Here’s the thing about public transportation in the City of New Brunswick… it’s pretty much nonexistent.
A majority of New Brunswick residents are deprived of adequate public transportation with the exception of NJ Transit’s exceedingly limited bus service and Rutgers’ transit system. With this inconvenience, residents are unofficially required to own a car in order to get around. As I discussed in my previous two posts, if the City of New Brunswick is serious about becoming a destination (a place where people desire to live, work, and play), then there are several steps that must be taken such as improving and expanding public transportation throughout the city. This can be done in collaboration with established institutions, such as Johnson & Johnson and Rutgers.
As it stands, NJ Transit serves New Brunswick via commuter rail at the downtown station, and offers five bus routes, all of which are designed to transport people in and out of the city as opposed to throughout it. The downtown train station, utilized by Amtrak and NJ Transit, serves an estimated 14,000 rail passengers daily. Similarly, the Rutgers transit system is designed (understandably) to transport students and professors among the four sub-campuses (College Ave, Livingston, Busch, and Cook/Douglass) that make up the University’s New Brunswick campus. Rutgers has the largest university transit system in the country and follows NJ Transit by being the second largest bus service in New Jersey. The system is comprised of a fleet of 50 buses that transport an estimated 70,000 students daily. To put the Rutgers transit system into perspective, Rhode Island Public Transit Authority (RIPTA) is a statewide public transit system, serving 38 of 39 RI communities, with 55 fixed bus routes and an average daily ridership of 71,000 passengers. The biggest complaints among students include inadequate weekend service and overcrowding on buses. Additionally, the way the current Rutgers transit system is set up does not provide sufficient service for students -both undergraduates and graduates- that live in off-campus housing.
NJ Transit’s bus service is not user-friendly. The bus stops lack adequate shelter from the elements, visibility to the public, and helpful route/service information (where are the system maps?) for passengers. As a result, the service is unattractive and inconvenient for users. Furthermore, since there are no bus routes that serve only New Brunswick (downtown and the surrounding neighborhoods), NJ Transit is promoting people to live outside of the city and to merely commute to and from the urban core. The lack of sufficient transit service and transit options are what incentivize residents to live outside of the city and use cars to get around. This explains the congestion on downtown streets as well as Route 18. The current system defeats the purpose of having public transit altogether, and it certainly does not make New Brunswick a modern sustainable city.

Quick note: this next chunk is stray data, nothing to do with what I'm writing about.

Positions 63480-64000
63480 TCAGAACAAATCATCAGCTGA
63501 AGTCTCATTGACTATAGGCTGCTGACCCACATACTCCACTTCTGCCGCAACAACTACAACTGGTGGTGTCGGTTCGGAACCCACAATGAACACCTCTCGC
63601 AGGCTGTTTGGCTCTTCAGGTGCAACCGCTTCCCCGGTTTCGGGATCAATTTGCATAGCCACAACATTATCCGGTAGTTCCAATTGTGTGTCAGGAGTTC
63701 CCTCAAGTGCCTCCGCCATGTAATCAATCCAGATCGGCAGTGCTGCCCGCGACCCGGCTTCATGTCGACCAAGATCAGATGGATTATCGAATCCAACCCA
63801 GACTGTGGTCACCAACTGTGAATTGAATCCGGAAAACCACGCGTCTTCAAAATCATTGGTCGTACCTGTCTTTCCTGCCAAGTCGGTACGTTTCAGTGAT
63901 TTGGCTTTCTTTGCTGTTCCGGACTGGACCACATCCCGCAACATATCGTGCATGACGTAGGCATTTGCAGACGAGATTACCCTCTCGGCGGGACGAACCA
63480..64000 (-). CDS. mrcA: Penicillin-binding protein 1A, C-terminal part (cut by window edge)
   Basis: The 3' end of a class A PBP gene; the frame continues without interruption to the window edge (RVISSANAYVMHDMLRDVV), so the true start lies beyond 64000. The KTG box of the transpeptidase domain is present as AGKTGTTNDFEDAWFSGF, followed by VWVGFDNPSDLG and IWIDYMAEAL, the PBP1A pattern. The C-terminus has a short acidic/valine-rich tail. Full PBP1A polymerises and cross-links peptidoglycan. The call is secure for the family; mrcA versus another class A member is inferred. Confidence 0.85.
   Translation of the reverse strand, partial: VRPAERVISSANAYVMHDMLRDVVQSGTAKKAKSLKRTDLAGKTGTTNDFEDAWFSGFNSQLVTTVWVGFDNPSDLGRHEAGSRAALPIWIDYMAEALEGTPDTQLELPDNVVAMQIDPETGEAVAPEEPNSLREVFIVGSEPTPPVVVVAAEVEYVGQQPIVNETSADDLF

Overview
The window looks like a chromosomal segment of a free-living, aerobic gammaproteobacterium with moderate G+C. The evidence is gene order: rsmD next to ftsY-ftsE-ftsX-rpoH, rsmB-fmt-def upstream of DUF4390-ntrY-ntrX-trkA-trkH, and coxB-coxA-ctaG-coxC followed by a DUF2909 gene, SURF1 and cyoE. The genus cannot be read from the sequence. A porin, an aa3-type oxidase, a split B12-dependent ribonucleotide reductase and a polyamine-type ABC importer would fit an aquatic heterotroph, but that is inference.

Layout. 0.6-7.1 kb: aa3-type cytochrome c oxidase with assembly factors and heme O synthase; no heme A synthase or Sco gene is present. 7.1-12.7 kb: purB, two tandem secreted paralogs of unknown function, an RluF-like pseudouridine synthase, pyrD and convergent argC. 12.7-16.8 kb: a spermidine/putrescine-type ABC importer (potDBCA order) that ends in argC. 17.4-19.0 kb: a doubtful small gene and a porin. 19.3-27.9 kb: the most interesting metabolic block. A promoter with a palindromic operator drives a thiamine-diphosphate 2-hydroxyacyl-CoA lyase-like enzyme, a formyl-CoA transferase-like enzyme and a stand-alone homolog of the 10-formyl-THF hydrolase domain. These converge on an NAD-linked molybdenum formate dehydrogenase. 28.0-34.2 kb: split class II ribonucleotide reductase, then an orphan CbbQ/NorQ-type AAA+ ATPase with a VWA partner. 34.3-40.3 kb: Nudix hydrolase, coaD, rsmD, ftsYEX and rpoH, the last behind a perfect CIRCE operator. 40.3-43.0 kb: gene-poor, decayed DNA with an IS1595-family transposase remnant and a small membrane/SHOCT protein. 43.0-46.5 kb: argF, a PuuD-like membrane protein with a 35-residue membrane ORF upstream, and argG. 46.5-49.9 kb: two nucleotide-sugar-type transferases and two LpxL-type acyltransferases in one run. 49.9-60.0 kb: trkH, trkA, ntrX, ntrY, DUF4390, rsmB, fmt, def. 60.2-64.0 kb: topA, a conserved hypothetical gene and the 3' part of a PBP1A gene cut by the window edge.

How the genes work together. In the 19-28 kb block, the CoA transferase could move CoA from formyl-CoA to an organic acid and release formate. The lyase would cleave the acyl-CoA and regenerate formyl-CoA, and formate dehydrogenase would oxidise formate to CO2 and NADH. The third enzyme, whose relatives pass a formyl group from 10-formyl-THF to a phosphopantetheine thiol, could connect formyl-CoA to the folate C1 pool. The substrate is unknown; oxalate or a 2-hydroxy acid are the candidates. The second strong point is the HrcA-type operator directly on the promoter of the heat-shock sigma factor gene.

So what do I propose? Well, there are a few routes (pun intended) that the city can take. NJ Transit could make service more attractive and convenient by constructing new bus shelters, providing bus schedules and route information at stops, and creating new bus routes that circulate throughout New Brunswick. If this option is pursued, then the Rutgers transit system should be expanded to provide better connectivity between NJ Transit and Rutgers buses by realigning bus routes to share some stops in New Brunswick, which would accommodate off-campus students that don’t own cars. Since NJ Transit is a statewide system with a strapped budget, it might be more feasible (but more expensive) for New Brunswick to create its own local and independent public transit system that circulates residents and students around the city and Highland Park. Although the city currently has the Brunsquick shuttle, the service is limited and it is hardly ever used -I’m proposing a legitimate public transit system. The City of Santa Monica, California chose this option when creating The Big Blue Bus system that runs independently from the Los Angeles Metro. The Big Blue Bus also provides service to the University of California, Los Angeles. The other alternative for Rutgers is to expand its transit system (perhaps using city tax money to pay for a portion of operating costs) by transforming its current “circulatory bus network” into a “connective bus network” and creating additional bus routes that serve local neighborhoods. The “connective system” would provide bus service in each direction (similar to how the EE route functions on George St) and use main transfer stops to link other routes and NJ Transit. Click this link to get a more in-depth analysis of “connective bus networks.”
Whichever option the city and Rutgers decide to choose, there is no doubt that providing more efficient transportation options in New Brunswick is a critical part of attracting prospective business owners, residents, and students. Not to mention, investment in local public transit will help to transform the city into a more vibrant and pedestrian-friendly urban environment where people can live, work, and play without owning a car.
For those that are interested, last semester I wrote a research paper that describes in more detail my proposal for a Rutgers “connective” transit system. To view my paper, click this link. Also, here are the links to my previous blog posts/proposals: The Great Wall of New Brunswick, Destination: New Brunswick, Snow Removal in New Brunswick: A Lesson From Providence, RI.